# Solve x'' = cox(x)

• peacex

#### peacex

im new to 2nd order differential eqns and I am getting myself all confused.
ive tried so hard but i just can't solve it.

x'' = cos(x)

Try using $$\ddot{x} = \dot{x}\frac{d\dot{x}}{dx}$$

That will allow you to turn it into a first order equation at the very least.

thankyou! i didnt think of that!

Try using $$\ddot{x} = \dot{x}\frac{d\dot{x}}{dx}$$

That will allow you to turn it into a first order equation at the very least.

I don't think that's correct.
You should have written

$$\ddot{x}=\frac{1}{\dot{x}}\frac{d}{dt}\left(\frac{\dot{x}^{2}}{2}\right)$$

No, Dextercioby, the first response was correct. If you let u= dx/dt, then du/dt= d2x/dt2. But we can apply the chain rule to the left side: du/dt= (du/dx)(dx/dt)= u du/dx since u= dx/dt. d2u/dt2= u du/dx.

This method is called "quadrature" (because the integral involves u2) and can be used to reduce the order of a differential equation when the independent variable, t, does not appear explicitely in the equation.

x" = cosx

its x-missing

v = x'

v' = x" = v dv/dx

v dv/dx = cosx

vdv = cosx dx

v^2 = 2 sinx

(x')^2 = 2 sinx

x' = ( 2 sinx )^1/2

dx / (sinx )^1/2 = 2^1/2 dy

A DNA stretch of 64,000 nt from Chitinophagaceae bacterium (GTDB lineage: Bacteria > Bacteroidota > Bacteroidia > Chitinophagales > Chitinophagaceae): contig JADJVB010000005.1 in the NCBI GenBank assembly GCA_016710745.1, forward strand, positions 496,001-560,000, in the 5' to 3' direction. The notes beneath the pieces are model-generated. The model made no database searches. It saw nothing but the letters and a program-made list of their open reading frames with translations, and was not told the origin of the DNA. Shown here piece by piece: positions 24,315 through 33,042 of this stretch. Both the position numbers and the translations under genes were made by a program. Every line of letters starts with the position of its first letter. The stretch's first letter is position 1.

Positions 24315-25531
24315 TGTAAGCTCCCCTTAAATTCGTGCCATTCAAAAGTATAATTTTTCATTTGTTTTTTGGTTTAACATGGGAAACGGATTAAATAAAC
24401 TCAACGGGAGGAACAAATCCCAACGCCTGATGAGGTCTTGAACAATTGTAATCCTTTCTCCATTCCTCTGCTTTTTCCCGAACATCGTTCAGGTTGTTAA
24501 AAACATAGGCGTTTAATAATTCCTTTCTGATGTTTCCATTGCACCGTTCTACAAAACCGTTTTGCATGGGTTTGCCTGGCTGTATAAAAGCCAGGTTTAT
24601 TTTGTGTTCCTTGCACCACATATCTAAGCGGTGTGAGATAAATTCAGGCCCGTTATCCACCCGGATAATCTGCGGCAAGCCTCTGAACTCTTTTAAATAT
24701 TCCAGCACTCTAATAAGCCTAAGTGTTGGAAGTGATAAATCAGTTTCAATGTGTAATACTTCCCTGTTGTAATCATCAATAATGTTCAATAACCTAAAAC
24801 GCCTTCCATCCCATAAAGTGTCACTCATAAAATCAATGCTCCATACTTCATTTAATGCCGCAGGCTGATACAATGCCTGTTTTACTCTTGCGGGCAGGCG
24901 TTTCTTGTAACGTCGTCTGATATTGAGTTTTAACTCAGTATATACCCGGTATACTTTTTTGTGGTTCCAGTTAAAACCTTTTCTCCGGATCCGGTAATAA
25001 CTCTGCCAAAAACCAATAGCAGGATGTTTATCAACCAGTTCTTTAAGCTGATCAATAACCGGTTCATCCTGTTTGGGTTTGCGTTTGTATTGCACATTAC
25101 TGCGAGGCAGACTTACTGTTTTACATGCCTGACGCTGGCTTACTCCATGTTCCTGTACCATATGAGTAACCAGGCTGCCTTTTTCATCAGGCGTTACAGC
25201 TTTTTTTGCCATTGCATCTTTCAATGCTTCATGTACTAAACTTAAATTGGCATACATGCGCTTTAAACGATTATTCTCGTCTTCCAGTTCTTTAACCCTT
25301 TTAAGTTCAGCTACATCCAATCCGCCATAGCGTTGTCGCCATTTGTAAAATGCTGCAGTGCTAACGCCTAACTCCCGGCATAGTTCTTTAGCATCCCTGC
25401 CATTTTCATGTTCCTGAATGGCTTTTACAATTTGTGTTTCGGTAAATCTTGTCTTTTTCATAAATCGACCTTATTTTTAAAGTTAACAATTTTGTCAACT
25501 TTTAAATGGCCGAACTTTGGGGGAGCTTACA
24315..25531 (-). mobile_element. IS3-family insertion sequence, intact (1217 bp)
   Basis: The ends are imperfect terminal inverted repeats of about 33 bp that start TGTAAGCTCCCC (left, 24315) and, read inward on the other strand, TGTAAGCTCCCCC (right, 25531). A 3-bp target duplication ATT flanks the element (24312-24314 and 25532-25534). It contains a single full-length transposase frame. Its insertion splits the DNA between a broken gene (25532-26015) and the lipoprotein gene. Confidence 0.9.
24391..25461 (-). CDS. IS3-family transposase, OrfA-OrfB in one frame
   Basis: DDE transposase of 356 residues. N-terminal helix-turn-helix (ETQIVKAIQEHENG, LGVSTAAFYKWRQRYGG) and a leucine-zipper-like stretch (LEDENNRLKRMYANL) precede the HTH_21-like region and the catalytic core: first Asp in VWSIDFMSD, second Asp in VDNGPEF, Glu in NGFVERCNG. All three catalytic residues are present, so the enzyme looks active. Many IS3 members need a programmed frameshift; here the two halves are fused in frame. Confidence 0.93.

Q = 2^1/2 y + C

such that Q = http://integrals.wolfram.com/index.jsp

Last edited:
You cannot neglect the constant of integration.

if

$$y^{\prime \prime} = \cos{y}$$

multiply by $$y^{\prime}$$

gives you

$$y^{\prime} y^{\prime \prime} = y^{\prime} \cos{y}$$

integrate, and you get

$$\frac{1}{2}y^{\prime 2} = \sin{y} + C$$

Note the constant of integration which must not be ignored.

Therefore, you have

$$y^{\prime} = \sqrt{2 \sin{y} + C}$$

which isn't easily soluble -- the only way to get an answer is to use elliptic integrals -- have a look at this Wolfram page.

No, Dextercioby, the first response was correct.

It can't be, since $$\frac{d\dot{x}}{dx}=0$$.

Where in the world did you get that idea?

If x(t)= et, then x'= et= x. In other words,
$$\frac{dx'}{dx}= 1$$
not 0.